Naval Gathering Discusses Protection Of Commercial Shipping

25 January 2013

The Royal New Zealand Navy has hosted a meeting of international navies to promote common understandings for the coordination of shipping and maritime trade in the Pacific, Indian and South Atlantic Oceans.

The Pacific and Indian Oceans Shipping Working Group was held at Devonport Naval Base in Auckland this week and included representatives from 12 countries including Argentina, Australia, Brazil, Canada, Chile, France, India, Korea, New Zealand, Singapore, United Kingdom, and the Unites States.

Royal New Zealand Navy Captain Phil O’Connell says regular monitoring of commercial shipping by naval forces globally has been undertaken for many years to guard against and monitor activities such as terrorism, sea robbery and piracy.

"Secure commercial shipping is vital for economic growth and global trade," he says. "New Zealand is the guardian for a large area of the Pacific Ocean and as such we have an important role in monitoring and maintaining our sea lines of communication which are vital for the economic wellbeing of the nation and our Pacific neighbours.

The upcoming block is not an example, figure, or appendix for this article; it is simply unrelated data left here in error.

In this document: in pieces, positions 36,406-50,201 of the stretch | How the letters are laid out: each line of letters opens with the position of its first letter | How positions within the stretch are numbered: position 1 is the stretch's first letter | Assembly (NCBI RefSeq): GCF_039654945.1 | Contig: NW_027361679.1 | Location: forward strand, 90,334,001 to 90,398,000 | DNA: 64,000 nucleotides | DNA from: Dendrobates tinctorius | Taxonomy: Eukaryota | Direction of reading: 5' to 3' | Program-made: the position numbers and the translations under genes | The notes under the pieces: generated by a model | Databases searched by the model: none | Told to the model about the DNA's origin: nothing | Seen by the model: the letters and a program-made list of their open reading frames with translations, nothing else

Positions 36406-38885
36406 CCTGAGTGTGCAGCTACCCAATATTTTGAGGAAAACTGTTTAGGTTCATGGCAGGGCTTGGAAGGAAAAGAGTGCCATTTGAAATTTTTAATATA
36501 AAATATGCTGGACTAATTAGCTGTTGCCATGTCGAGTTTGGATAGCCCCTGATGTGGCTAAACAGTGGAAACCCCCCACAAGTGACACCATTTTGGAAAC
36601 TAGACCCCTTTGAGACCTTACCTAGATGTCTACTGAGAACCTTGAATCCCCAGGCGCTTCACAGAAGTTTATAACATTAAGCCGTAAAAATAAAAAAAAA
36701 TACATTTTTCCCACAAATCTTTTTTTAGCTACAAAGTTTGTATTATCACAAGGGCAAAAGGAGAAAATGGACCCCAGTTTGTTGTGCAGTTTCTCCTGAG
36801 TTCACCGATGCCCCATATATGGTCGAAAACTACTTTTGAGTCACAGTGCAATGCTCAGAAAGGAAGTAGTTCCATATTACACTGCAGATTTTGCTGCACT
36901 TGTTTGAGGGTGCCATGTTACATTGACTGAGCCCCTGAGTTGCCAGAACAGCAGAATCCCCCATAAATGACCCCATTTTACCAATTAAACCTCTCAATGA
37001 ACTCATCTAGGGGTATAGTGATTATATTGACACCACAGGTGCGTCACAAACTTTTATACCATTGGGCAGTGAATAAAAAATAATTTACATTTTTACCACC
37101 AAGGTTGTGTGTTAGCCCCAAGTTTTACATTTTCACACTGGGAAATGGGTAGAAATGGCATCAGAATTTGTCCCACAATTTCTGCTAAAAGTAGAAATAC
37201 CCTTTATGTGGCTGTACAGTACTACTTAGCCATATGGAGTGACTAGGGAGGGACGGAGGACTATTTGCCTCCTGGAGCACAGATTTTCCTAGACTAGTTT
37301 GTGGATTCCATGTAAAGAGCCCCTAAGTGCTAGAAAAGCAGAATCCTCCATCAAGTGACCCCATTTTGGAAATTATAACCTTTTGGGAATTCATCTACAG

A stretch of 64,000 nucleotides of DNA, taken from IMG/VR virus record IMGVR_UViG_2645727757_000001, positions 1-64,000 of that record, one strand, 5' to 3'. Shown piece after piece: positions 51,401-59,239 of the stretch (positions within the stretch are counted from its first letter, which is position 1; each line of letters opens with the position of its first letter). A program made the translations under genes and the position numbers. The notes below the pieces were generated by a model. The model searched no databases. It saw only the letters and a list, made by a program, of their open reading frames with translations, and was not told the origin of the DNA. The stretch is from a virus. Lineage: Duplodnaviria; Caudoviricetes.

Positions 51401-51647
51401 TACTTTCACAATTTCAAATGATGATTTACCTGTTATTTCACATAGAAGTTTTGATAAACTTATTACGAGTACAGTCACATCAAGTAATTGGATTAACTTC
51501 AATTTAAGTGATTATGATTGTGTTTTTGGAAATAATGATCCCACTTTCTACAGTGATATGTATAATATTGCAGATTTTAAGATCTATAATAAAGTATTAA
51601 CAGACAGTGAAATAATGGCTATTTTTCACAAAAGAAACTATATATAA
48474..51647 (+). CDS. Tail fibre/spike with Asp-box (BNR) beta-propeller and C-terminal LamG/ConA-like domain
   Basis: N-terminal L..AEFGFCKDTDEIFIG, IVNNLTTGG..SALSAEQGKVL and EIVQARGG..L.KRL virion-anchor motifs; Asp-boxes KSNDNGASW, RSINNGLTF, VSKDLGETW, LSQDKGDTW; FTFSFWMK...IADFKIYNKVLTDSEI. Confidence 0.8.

"We are surrounded by ocean and rely on the sea to transport 99 per cent of our imports and exports. Our Navy works closely with other countries and is a valued international partner and the Shipping Working Group is another good example of New Zealand working with other nations’ navies towards common goals."

Topics discussed by the participants ranged from information sharing protocols, and counter piracy operations, to developments in technology, and the methodology used for monitoring and facilitating the safe passage of maritime trade.

"The meeting is an annual event where 'Member' and 'Observer' nations have the opportunity to convene with their colleagues, discuss developments and strengthen their personal and professional networks," he says.

In New Zealand monitoring of shipping is undertaken by members of the Navy Reserve who have careers in the Navy, parallel to their civilian jobs.

"The support of employers who release personnel to undertake military service is critical for ensuring our Reserve Forces are effective and cannot be under estimated. In turn, Reservists take back to their employers skills learnt in the military such as leadership, planning, operations control and emergency management which can add significant value to a company’s operations and business performance," says Captain O’Connell.


For more information, contact Defence Communications Group on 021 487 980.



This page was last reviewed on 4 February 2013.